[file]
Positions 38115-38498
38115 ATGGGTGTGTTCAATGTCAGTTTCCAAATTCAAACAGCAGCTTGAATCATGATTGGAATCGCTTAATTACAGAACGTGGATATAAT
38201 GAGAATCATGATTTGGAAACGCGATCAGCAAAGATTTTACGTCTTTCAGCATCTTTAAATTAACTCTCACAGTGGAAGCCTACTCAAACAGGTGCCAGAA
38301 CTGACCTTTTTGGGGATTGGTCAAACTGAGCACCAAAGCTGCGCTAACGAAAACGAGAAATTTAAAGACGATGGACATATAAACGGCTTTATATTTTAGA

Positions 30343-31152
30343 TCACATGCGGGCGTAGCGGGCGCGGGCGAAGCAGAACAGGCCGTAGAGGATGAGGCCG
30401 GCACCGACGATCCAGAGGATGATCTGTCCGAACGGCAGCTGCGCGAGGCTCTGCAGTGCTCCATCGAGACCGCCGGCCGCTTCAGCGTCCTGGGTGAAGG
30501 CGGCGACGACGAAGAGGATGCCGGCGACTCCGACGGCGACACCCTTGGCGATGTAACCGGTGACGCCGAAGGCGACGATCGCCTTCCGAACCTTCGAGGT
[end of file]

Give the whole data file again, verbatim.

Positions 38115-38498
38115 ATGGGTGTGTTCAATGTCAGTTTCCAAATTCAAACAGCAGCTTGAATCATGATTGGAATCGCTTAATTACAGAACGTGGATATAAT
38201 GAGAATCATGATTTGGAAACGCGATCAGCAAAGATTTTACGTCTTTCAGCATCTTTAAATTAACTCTCACAGTGGAAGCCTACTCAAACAGGTGCCAGAA
38301 CTGACCTTTTTGGGGATTGGTCAAACTGAGCACCAAAGCTGCGCTAACGAAAACGAGAAATTTAAAGACGATGGACATATAAACGGCTTTATATTTTAGA

Positions 30343-31152
30343 TCACATGCGGGCGTAGCGGGCGCGGGCGAAGCAGAACAGGCCGTAGAGGATGAGGCCG
30401 GCACCGACGATCCAGAGGATGATCTGTCCGAACGGCAGCTGCGCGAGGCTCTGCAGTGCTCCATCGAGACCGCCGGCCGCTTCAGCGTCCTGGGTGAAGG
30501 CGGCGACGACGAAGAGGATGCCGGCGACTCCGACGGCGACACCCTTGGCGATGTAACCGGTGACGCCGAAGGCGACGATCGCCTTCCGAACCTTCGAGGT